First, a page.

Breast pain (mastalgia) can occur in anyone with breast tissue -- including men! Women may start experiencing breast pain at puberty, menstruation, pregnancy, and even during menopause. Whether you have pain in both breasts or in one breast, there's no need to panic -- breast cancer seldom causes breast pain. Hormonal changes, weight gain, or benign anatomical changes within the breast may cause pain. Learn what type of pain you have and then use the right treatment to get relief.
If swelling is causing pain, try a support or sports bra. Lose weight if you can, to take the load off your back and breasts. Eat a healthy diet and take your vitamins. Alternate hot and cold packs when pain peaks and won’t fade away. Take ibuprofen or aspirin, but swallow those with a non-caffeinated drink. Ask your doctor if you can take evening primrose oil or black cohosh. Lower your stress levels.
Home Treatments for Non-cyclical Breast Pain
For bruises or surgical scars, try hot or cold packs, acetaminophen, ibuprofen, or aspirin. If cysts or fibroadenomas seem to be the problem, ask your doctor whether you could take some evening primrose oil or vitamin E. Call your doctor if your nipples are infected or leaking and ask about antibiotics or other prescription medications. Got stress? Try a hot soak in the tub with lavender oil.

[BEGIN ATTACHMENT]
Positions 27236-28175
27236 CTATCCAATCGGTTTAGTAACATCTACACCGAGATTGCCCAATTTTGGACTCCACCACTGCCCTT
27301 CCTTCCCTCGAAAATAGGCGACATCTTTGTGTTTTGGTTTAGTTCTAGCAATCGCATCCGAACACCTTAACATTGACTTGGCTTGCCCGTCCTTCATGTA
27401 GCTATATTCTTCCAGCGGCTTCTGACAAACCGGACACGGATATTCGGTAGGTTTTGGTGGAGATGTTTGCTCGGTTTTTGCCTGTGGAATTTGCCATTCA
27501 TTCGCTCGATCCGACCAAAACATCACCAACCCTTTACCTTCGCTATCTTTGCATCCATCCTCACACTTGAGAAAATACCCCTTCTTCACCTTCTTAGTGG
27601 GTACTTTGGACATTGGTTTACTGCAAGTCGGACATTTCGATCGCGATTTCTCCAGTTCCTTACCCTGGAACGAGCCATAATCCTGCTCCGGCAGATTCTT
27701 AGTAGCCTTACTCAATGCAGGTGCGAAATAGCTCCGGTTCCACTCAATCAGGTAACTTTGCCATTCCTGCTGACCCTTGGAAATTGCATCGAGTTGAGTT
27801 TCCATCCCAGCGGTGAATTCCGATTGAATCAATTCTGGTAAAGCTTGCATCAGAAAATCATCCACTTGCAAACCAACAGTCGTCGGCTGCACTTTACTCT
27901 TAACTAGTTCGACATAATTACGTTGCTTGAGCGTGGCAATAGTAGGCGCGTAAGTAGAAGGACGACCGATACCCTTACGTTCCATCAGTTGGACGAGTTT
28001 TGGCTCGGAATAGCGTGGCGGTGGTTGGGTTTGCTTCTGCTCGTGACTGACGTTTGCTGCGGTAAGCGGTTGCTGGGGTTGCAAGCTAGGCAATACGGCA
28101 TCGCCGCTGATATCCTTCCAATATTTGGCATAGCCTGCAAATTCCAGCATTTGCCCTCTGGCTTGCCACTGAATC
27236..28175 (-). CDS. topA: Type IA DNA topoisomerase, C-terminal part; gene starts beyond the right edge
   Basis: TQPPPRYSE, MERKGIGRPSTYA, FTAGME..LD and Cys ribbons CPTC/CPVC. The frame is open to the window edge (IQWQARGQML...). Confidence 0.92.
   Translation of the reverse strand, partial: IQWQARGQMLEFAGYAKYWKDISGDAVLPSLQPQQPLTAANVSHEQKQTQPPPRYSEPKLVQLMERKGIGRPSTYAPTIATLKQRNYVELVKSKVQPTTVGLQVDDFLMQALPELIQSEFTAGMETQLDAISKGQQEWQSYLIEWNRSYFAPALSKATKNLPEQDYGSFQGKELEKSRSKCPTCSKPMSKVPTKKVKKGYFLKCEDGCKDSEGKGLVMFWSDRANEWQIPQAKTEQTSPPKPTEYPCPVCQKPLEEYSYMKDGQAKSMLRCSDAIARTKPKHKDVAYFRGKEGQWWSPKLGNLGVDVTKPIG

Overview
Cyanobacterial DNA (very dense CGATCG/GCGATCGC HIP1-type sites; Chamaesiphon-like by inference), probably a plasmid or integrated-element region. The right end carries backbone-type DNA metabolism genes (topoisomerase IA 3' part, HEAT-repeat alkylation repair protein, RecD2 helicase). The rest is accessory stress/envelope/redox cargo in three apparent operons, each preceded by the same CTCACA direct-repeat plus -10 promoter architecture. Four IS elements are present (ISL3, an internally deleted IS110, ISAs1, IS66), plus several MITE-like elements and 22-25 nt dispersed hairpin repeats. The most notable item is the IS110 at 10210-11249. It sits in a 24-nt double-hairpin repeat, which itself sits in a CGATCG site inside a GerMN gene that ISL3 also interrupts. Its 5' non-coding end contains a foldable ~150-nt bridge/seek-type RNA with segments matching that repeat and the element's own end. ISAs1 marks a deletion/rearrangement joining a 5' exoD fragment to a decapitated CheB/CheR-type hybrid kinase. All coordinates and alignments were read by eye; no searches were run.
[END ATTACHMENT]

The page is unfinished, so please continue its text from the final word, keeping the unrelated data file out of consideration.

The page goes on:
Professional Help For Pain Beneath BreastsJust beneath your breasts are your chest wall muscles, rib cage, spine, heart and lungs. Aches and pains can come from inflammation of chest wall cartilage, arthritis in the breastbone, and bronchitis. Muscles in your back and chest may be strained and pull against bones, sometimes causing soreness or sharp pains. When these pains happen close to your breasts, it can be very hard to pinpoint their location. Try taking acetaminophen, ibuprofen, or aspirin for the pain, and if it does not respond, then call your doctor for a breast pain appointment. You may need antibiotics or further testing to diagnose and treat the cause of your pain.
When breast cancer does cause pain, it is rare. Most breast tumors themselves don’t create pain, but some of the treatments -– surgery, drugs, and radiation –- may cause pain. Be sure to let your doctor and nurses know when you have treatment-related pain, as this can be relieved so that you can continue to receive your cancer treatments.
In metastatic breast cancer, pain may be caused by cancer cells in bones, nerves, or organs. This can be relieved by targeted radiation. Your oncologist can prescribe a variety of drugs to help with metastatic cancer pain. Holistic therapies, such as acupuncture, aromatherapy, meditation, and guided imagery, may help alleviate pain also, without creating unwanted side effects.
No matter what kind of pain you’re having, discuss it with your health care team and get help. You don't always have to suffer!
Breast Pain; Pp. 77-85. Dr. Susan Love's Breast Book. Susan M. Love, M.D. Fifth Edition, 2010.